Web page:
by Markus Winand.

Distinguishing Access and Filter-Predicates

The PostgreSQL database uses three different methods to apply where clauses (predicates):

Access Predicate (“Index Cond”)

The access predicates express the start and stop conditions of the leaf node traversal.

Index Filter Predicate (“Index Cond”)

Index filter predicates are applied during the leaf node traversal only. They do not contribute to the start and stop conditions and do not narrow the scanned range.

Table level filter predicate (“Filter”)

Predicates on columns that are not part of the index are evaluated on the table level. For that to happen, the database must load the row from the heap table first.


Index filter predicates give a false sense of safety; even though an index is used, the performance degrades rapidly on a growing data volume or system load.

PostgreSQL execution plans do not show index access and filter predicates separately—both show up as “Index Cond”. That means the execution plan must be compared to the index definition to differentiate access predicates from index filter predicates.


The PostgreSQL explain plan does not provide enough information for finding index filter predicates.

The predicates shown as “Filter” are always table level filter predicates—even when shown for an Index Scan operation.

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Consider the following example, which originally appeared in the “Performance and Scalability” chapter(create & insert script):

CREATE TABLE scale_data (
   section NUMERIC NOT NULL,
   id1     NUMERIC NOT NULL,
CREATE INDEX scale_data_key ON scale_data(section, id1)

The following select filters on the ID2 column, which is not included in the index:

PREPARE stmt(int) AS SELECT count(*)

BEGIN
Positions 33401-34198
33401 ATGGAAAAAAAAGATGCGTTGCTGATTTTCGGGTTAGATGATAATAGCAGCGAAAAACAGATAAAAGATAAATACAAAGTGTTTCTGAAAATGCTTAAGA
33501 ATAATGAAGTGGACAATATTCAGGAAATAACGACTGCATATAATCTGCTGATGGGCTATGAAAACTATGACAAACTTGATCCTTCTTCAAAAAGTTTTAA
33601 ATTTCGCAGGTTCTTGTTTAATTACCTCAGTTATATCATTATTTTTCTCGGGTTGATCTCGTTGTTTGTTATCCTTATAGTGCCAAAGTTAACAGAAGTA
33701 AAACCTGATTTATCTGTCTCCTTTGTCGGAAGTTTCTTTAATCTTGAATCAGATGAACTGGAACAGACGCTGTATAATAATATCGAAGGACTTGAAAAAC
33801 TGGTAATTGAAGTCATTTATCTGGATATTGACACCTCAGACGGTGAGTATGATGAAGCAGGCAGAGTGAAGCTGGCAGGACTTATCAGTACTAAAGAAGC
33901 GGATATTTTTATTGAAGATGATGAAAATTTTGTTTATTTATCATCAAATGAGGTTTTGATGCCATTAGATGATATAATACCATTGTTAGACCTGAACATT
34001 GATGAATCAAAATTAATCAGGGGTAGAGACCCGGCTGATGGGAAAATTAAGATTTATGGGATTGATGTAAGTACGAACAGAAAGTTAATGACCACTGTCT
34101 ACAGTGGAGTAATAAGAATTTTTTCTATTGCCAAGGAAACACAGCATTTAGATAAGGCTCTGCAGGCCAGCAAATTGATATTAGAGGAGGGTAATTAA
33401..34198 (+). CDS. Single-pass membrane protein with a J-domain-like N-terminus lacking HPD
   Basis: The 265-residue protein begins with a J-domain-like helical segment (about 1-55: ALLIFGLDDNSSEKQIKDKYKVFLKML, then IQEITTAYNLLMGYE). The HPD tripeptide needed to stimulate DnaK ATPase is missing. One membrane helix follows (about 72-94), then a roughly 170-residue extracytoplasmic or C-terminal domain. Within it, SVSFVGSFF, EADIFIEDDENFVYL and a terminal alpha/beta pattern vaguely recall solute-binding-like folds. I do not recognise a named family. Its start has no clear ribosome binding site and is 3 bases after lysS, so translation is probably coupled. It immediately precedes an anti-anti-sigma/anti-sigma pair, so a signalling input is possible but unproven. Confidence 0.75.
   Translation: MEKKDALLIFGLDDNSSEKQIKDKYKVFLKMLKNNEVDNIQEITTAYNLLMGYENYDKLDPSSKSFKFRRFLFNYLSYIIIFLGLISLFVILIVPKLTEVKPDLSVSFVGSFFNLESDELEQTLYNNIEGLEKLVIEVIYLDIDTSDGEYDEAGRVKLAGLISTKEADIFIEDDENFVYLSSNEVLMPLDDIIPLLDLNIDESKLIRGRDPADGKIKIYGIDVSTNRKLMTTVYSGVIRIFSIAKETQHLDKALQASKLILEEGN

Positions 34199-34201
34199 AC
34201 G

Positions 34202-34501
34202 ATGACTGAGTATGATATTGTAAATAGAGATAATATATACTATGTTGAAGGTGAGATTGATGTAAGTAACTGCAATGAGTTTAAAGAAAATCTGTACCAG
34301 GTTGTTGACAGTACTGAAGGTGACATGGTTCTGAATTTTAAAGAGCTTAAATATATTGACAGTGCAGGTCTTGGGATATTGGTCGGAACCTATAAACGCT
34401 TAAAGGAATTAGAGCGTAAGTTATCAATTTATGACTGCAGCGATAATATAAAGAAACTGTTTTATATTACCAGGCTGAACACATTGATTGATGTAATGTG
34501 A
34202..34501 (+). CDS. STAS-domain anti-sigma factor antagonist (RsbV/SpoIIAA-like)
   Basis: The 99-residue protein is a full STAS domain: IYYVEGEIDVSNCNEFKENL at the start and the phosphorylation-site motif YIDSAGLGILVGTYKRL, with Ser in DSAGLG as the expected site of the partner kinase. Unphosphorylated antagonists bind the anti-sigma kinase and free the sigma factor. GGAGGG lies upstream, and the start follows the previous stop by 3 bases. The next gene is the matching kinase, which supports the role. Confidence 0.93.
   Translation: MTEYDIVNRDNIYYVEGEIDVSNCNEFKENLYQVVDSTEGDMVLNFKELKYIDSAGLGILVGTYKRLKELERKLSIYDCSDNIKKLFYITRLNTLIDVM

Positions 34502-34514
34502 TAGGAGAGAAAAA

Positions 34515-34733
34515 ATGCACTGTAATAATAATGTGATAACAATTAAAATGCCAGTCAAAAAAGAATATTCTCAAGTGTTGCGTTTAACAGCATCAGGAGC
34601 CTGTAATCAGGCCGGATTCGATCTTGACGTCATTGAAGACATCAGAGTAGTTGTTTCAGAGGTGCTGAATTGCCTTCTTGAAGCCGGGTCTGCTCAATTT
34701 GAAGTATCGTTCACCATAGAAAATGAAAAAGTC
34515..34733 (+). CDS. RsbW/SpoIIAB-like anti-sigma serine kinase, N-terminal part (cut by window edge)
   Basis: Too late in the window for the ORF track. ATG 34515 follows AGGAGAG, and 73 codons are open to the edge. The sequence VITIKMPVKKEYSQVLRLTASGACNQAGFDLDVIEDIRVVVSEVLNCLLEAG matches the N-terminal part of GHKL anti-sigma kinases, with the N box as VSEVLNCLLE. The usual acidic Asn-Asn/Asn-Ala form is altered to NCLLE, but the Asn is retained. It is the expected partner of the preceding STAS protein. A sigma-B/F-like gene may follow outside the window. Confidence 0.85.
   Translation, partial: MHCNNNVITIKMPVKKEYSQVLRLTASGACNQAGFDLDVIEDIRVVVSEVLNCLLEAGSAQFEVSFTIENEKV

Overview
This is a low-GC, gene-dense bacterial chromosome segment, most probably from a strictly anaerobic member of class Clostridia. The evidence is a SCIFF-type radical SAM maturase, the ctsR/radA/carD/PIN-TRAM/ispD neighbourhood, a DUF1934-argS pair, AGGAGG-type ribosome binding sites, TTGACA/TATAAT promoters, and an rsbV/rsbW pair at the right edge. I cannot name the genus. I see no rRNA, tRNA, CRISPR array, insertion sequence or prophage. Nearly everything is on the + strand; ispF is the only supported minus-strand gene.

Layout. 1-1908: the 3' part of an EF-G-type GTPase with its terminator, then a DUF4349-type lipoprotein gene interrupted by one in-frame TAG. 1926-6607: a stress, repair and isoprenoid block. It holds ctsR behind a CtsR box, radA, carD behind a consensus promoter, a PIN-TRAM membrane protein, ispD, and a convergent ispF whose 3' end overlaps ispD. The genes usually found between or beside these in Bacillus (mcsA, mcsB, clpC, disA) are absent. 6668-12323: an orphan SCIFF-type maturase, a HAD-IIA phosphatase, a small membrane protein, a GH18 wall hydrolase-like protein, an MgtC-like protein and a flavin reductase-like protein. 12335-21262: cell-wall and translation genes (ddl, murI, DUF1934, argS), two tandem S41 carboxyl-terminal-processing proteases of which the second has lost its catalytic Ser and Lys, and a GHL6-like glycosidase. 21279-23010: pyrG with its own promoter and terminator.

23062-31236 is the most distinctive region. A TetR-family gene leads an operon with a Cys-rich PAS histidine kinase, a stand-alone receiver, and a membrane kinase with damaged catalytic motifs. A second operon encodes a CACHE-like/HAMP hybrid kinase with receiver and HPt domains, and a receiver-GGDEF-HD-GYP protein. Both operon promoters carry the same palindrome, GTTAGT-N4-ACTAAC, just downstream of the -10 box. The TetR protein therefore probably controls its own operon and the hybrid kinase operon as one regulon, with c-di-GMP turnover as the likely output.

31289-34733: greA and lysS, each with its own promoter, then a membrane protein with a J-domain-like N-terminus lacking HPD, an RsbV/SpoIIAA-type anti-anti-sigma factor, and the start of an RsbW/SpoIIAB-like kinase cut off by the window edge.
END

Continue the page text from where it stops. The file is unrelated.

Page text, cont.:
FROM scale_data
                      WHERE section = 1
                        AND id2 = $1

The ID2 predicate shows up as “Filter” below the Index Scan operation. This is because PostgreSQL performs the table access as part of the Index Scan operation. In other words, the TABLE ACCESS BY INDEX ROWID operation of the Oracle database is hidden within PostgreSQL’s Index Scan operation. It is therefore possible that a Index Scan filters on columns that are not included in the index.


The PostgreSQL Filter predicates are table level filter predicates—even when shown for an Index Scan.

When we add the index from the “Performance and Scalability” chapter, we can see that all columns show up as “Index Cond”—regardless of whether they are access or filter predicates.

CREATE INDEX scale_slow ON scale_data (section, id1, id2)

The execution plan with the new index does not show any filter conditions:

                      QUERY PLAN
Aggregate  (cost=14215.98..14215.99 rows=1 width=0)
  Output: count(*)
  -> Index Scan using scale_slow on scale_data 
     (cost=0.00..14208.51 rows=2989 width=0)
     Index Cond: (section = 1::numeric AND id2 = ($1)::numeric)

Please note that the condition on ID2 cannot narrow the leaf node traversal because the index has the ID1 column before ID2. That means, the Index Scan will scan the entire range for the condition SECTION=1::numeric and apply the filter ID2=($1)::numeric on each row that fulfills the clause on SECTION.


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